Labor’s position to oppose catch up payments as proposed by the government is based on fact.

    The fact is that these payments will help those on high incomes and will cost the budget $350 million over the forward estimates at a time when we don’t believe we can afford it.

    It won’t provide a vehicle for women on lower incomes who have been out of the workforce for several years to contribute extra to their super balances.

    I have talked with many women’s groups about this issue and I have read the independent analysis.

    There may well be women who take advantage of catch up payments but we maintain that these women will be predominantly higher income earners who have the capacity to contribute over and above their employer contributions.

    We are continuing to analyse the Government proposals that were released in the recent weeks and I will be in charge of taking our proposed response through our normal Shadow Cabinet and Caucus processes in the next sitting period.

    In terms of the objective of superannuation the Government has also proposed an objective of superannuation which would be legislated for the first time.

    This is something that we do support and it came out of the Murray FSI Inquiry.

    We believe that something as significant as the objective of super needs bipartisan support and are seeking to engage more with the Government on their proposed definition. 

    The Government commenced discussions and negotiations with Labor in late 2015. This was prior to my time but I am told that discussions were progressing well. However, they did stop in the election and the definition was announced as part of the Government’s wider reform package on budget night without any further consultation.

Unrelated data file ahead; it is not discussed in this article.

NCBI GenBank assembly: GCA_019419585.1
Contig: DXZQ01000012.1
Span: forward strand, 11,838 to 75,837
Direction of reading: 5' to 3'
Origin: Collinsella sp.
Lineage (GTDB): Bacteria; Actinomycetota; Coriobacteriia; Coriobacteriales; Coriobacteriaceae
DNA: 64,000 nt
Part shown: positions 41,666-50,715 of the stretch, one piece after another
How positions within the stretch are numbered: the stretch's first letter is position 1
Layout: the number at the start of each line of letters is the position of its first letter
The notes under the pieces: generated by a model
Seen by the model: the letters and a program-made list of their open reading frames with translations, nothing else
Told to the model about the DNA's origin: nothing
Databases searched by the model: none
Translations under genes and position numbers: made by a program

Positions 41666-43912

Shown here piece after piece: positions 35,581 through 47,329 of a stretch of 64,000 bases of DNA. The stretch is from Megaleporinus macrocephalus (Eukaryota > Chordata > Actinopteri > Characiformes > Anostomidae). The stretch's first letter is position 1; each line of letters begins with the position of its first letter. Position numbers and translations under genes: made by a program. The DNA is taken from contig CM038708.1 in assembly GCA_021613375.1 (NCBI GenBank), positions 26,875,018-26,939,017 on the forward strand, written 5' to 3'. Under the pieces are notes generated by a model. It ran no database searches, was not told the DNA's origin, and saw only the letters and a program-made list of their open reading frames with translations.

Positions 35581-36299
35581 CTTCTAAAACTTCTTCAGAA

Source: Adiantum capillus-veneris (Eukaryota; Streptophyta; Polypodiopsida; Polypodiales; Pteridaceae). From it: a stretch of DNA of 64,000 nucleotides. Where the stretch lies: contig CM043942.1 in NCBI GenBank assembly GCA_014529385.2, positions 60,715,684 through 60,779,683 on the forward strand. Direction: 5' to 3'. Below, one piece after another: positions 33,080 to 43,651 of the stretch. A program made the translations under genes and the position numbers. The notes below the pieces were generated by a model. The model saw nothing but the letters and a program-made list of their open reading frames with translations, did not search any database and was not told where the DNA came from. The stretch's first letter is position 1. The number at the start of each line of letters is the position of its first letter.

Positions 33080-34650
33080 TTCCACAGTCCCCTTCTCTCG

We understand that there are many in the sector who have concerns with the Government’s process of consultation on the objective as well as its wording.

    I have no doubt that everyone here today would have an opinion on what the definition should be and I note that CSRI has expressed a view on the wording of the objective stating that it is “to provide adequate income through all the years of retirement for all Australians in a sustainable way.”

    If we are to truly seize the opportunity that we have before us and legislate the best possible objective of superannuation we need to involve all of those who have a view, listen, genuinely consult and be willing to open our minds to other opinions.

    If an objective is worth having and is worth legislating then it’s worth doing properly and we are continuing to consult with stakeholders and the government over this and will finalise our position in the next few weeks.